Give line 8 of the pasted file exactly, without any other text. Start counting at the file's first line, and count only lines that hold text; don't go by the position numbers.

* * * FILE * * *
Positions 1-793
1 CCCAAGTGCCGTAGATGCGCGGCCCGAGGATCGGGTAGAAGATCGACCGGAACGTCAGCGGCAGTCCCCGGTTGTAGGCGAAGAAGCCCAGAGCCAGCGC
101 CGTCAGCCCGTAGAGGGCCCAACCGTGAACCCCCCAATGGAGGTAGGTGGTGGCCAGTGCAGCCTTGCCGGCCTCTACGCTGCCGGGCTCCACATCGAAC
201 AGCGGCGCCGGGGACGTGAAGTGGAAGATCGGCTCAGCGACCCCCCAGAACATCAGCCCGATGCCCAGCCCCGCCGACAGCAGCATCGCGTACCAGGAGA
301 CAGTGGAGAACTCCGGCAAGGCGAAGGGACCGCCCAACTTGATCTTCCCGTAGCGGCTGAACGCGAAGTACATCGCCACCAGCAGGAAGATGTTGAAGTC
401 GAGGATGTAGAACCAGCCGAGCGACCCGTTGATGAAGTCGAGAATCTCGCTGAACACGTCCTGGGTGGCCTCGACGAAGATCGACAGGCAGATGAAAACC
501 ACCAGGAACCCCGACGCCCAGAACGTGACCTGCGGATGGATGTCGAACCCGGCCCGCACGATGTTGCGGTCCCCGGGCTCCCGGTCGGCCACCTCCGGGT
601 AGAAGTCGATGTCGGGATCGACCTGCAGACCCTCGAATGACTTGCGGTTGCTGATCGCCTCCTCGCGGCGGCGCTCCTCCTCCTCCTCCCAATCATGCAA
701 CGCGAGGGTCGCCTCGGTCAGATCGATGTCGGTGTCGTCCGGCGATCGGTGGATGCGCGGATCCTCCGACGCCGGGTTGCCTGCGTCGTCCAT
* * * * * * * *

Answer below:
601 AGAAGTCGATGTCGGGATCGACCTGCAGACCCTCGAATGACTTGCGGTTGCTGATCGCCTCCTCGCGGCGGCGCTCCTCCTCCTCCTCCCAATCATGCAA